80 US troops sent to help fight the Ebola outbreak in Liberia have returned to the United States and now face a 21-day period of monitored isolation.
None of the troops have shown symptoms of the deadly disease, the US department of defence said in a statement today.
The men and women landed at Joint Base Langley-Eustis in Virginia and were taken to a specially prepared monitoring area, where they will be screened twice a day.
Access to the area is restricted to medical and support personnel, but the troops will be able to contact family and friends by telephone and through social media.
The United States has more than 2,000 troops in Liberia as part of the US Ebola response mission.
They were assigned to build up to 17 Ebola treatment units and provide mobile testing labs.
WHO reports spike in Ebola cases in Sierra Leone
The World Health Organisation has reported a dramatic increase in the number of Ebola cases in Sierra Leone, with 421 new infections being reported this week.
The virus has mainly been reported in the west and north of the country, but is also said to be spreading intensely in Freetown, the capital, as well as southwest of Guinea near the Liberian border.
This comes as one of Mali's leading clinics in capital Bamako was forced to go on lockdown, following the death of a nurse.
The 25-year-old had been treating a man from Guinea whose Ebola-symptoms were not initially recognised.
The Pasteur Clinic is being guarded by UN peacekeepers with armoured personnel carriers and by Malian security forces, witnesses said.
Mali's first case of Ebola was a 2-year-old girl who had been infected in Guinea and died last month.
Just as the people who had been in contact with the nurse finish their 21 days of quarantine, Mali must now trace those who had contact with her and the three others infected at the same time she was.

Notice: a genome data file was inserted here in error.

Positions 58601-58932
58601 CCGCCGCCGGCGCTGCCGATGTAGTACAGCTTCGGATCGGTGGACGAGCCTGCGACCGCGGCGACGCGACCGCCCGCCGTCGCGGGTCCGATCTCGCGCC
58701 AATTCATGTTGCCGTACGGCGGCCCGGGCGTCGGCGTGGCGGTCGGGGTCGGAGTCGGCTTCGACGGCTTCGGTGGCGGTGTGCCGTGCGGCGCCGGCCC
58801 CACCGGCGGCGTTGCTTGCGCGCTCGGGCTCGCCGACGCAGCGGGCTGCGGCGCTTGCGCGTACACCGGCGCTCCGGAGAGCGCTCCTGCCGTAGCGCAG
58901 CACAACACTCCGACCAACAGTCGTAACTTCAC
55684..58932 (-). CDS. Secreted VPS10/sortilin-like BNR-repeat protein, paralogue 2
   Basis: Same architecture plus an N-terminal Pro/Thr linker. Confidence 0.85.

Last September, the International Monetary Fund provided $130 million to Guinea, Liberia and Sierra Leone to help them cope with the economic impact of Ebola.
Today it said it would discuss debt relief for the three countries with a group of 20 leaders meeting in Australia this week.
US President Barack Obama has tried to assure a sceptical Senate that its efforts to combat Ebola were bearing fruit and urged lawmakers to approve $6.2 billion in new emergency funds for that purpose.
Yesterday tens of thousands of nurses across the United States staged protest rallies and strikes over what they say is insufficient protection for health workers dealing with patients possibly stricken with Ebola.
Medical trials for Ebola treatments to begin in December
Clinical trials of three potential Ebola treatments will begin in December in Guinea and Liberia at medical centres run by Médecins Sans Frontières.
The separate trials will involve up to several hundred patients and are designed to test two drugs: Brincidofovir, from US firm Chimerix, and Favipiravir, from Japan's Fujifilm.
The trials will also see how well blood plasma taken from Ebola survivors may work in curing those still infected.
Initial results could be available in February 2015, MSF said in a statement.
The studies will not use placebo groups and will involve only Ebola patients who give informed consent.
Researchers will monitor the patients and collect data on survival rates and other effects.
The trials can be stopped early if a treatment begins to show clear benefits or harm.
Researchers said it may also be possible in coming months to add new experimental drugs to the trials if they become ready for testing.
Annick Antierens, a doctor who coordinates MSF's investigational partnerships, said the cooperation involved in conducting the trials was unprecedented and "represents hope for patients to finally get a real treatment".
The Ebola epidemic in west Africa has infected more than 13,000 people, the vast majority in Guinea, Sierra Leone and Liberia, and killed about 5,000 of them, according to World Health Organization data.
The three trials will be led by different teams: Britain's University of Oxford will lead one in Liberia, and the Dutch Antwerp Institute of Tropical Medicine and the French National Institute of Health and Medical Research will lead two others in Guinea.
MSF said the trials are designed to minimise disruption to patients and respect internationally-accepted ethical standards with the aim that "sound scientific data will be produced and shared for public good".
The charity urged drugmakers to scale up production now, to try to ensure no gap between the end of the trials and any large-scale introduction of the medicines if they are found to be safe and effective.